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How to hand-wash clothes without a washer

by Emmanuel Veasley (2020-05-06)


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Electric clothes washers have been commercially available here in the United States for mens bomber jacket a little more than a century, clothes shop (e.te.rn.a.Lryle@a.s.Fytghw.syghsfgvbszdfgvdfgh.bdv@yenihayatkoyu.org) since 1907. So, if you're in the US and reading this article, then the odds Galaxy Group: We Are Specialist Mowers In Newzeala Agricultural Consulting Services good that you have access to a washing machine. But did you know that most people in the world still wash their clothes by hand? 

It's true. In fact, according to global health expert Hans Rosling, nearly 5 billion of the world's population of 7 billion (as of about 10 years ago) still hand-wash their clothes. And maybe that's somewhat reassuring in our age of social distancing, where a trip to the local laundromat might be even more stressful than usual for folks who don't have a washer of their own. If at least 5 billion people already wash their clothes by hand -- so can you!

Let's start by looking at two different approaches to the task, joggers pants (www.storebuildereurope.com) along with some quick notes on drying.


What will I need?
First things first: You'll need access to water, both cold and warm, and you're going to need soap or detergent. A bar of laundry soap is best, but you can also use liquid detergent. Just be sure to avoid powder detergent if at all possible. The powder requires a higher temperature and more time and agitation to fully dissolve.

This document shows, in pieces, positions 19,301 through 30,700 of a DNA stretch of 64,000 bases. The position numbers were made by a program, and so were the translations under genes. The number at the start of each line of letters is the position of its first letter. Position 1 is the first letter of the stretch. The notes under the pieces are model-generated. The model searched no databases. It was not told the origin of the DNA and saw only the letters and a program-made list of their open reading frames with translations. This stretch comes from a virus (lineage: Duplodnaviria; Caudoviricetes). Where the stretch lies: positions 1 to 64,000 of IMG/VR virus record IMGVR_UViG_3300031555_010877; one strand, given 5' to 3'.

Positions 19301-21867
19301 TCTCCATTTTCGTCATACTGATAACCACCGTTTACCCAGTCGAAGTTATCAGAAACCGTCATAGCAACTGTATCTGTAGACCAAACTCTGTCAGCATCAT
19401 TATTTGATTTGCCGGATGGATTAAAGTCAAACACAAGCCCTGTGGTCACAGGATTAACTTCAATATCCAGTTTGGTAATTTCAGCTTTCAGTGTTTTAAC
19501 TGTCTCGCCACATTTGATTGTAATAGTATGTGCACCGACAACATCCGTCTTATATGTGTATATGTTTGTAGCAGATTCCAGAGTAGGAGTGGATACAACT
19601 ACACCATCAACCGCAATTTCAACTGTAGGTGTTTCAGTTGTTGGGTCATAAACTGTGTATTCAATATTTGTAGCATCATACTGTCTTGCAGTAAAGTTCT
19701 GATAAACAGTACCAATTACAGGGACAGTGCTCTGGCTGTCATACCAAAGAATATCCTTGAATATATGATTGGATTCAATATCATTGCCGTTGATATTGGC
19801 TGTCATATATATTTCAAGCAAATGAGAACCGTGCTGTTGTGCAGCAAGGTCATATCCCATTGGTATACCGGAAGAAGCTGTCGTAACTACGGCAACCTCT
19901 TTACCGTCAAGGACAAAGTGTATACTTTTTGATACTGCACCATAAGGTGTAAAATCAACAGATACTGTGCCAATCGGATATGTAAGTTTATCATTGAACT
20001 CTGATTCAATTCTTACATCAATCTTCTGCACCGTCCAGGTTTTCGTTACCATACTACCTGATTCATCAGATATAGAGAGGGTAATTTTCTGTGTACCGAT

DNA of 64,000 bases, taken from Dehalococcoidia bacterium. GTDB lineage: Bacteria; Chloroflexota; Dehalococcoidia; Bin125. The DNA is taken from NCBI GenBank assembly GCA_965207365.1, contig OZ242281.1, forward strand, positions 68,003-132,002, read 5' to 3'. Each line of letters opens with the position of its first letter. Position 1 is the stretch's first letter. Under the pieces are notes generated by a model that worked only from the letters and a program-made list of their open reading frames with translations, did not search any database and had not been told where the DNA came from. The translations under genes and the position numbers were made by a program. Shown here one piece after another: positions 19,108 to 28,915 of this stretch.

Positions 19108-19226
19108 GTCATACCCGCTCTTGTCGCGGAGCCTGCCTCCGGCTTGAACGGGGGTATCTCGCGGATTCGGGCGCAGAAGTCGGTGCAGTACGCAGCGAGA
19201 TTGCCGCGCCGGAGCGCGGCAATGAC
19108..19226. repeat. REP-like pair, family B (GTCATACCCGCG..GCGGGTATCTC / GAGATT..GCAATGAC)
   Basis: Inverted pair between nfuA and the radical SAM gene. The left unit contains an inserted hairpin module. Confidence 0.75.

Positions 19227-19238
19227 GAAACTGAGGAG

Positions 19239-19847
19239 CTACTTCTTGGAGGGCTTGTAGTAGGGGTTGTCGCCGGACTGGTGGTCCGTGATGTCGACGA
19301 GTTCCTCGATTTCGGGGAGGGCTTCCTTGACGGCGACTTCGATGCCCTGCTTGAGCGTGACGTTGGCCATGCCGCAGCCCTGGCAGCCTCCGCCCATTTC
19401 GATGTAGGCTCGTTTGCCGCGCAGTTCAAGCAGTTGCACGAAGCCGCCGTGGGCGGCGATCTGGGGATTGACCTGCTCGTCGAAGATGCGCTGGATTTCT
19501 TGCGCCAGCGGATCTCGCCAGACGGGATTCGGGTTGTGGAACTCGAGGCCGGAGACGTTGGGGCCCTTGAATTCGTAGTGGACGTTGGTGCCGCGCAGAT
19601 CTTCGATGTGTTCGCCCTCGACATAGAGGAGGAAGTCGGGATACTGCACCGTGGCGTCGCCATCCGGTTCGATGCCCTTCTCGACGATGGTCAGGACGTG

You can certainly go with the Woolite-and-bathroom-sink approach like you might for delicates, but the method I'm outlining here is more efficient for washing an entire load, especially if that's going to become a new routine. 

If you're really serious about washing clothes by hand, you're going to need a washboard. If I were planning to make hand-washed clothes a permanent part of my lifestyle, then I might consider splurging on a fancier washboard from the Ohio-based Columbus Washboard Company, which bills itself as the last American washboard manufacturer. You'll also find a lot of options on Etsy. In the end, I went with a midlevel pick that you can get from Amazon for about $20.



See the Behrens Galvanized Washboard on Amazon

Oh, and baby dress you'll obviously need a washtub or two. Two separate tubs is best, but you can make do with a single container if that's all you've got. I had the two tubs pictured (actually planters, which work as long as they're clean) on hand at home already. You can also buy nice galvanized steel tubs for about $20 each, or a pair of plastic ones for $19. 

If you live in a small apartment or otherwise lack storage space, a small, single tub with a built-in washboard might be the best option. I picked up this one for $11.